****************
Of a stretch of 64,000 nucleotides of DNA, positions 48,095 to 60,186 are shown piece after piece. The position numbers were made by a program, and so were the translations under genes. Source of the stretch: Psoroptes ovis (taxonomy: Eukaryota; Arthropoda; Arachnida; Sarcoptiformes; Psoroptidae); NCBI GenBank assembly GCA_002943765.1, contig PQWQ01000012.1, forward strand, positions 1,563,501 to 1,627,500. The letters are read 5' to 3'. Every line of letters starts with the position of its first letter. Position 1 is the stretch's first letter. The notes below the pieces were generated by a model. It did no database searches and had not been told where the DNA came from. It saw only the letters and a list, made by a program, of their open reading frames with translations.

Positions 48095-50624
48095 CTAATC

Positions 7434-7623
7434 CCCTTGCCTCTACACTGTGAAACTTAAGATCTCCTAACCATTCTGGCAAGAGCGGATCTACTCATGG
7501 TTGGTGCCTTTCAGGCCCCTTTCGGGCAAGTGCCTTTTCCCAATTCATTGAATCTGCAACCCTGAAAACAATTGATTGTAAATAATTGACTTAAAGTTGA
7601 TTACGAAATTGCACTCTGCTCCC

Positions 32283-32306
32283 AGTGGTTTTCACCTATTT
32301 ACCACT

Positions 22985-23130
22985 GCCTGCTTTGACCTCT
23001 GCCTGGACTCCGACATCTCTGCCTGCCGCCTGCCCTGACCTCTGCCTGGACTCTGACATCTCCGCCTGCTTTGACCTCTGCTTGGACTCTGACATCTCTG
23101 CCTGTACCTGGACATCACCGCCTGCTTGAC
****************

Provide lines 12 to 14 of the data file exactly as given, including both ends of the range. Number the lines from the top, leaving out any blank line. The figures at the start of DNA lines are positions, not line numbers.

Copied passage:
22985 GCCTGCTTTGACCTCT
23001 GCCTGGACTCCGACATCTCTGCCTGCCGCCTGCCCTGACCTCTGCCTGGACTCTGACATCTCCGCCTGCTTTGACCTCTGCTTGGACTCTGACATCTCTG
23101 CCTGTACCTGGACATCACCGCCTGCTTGAC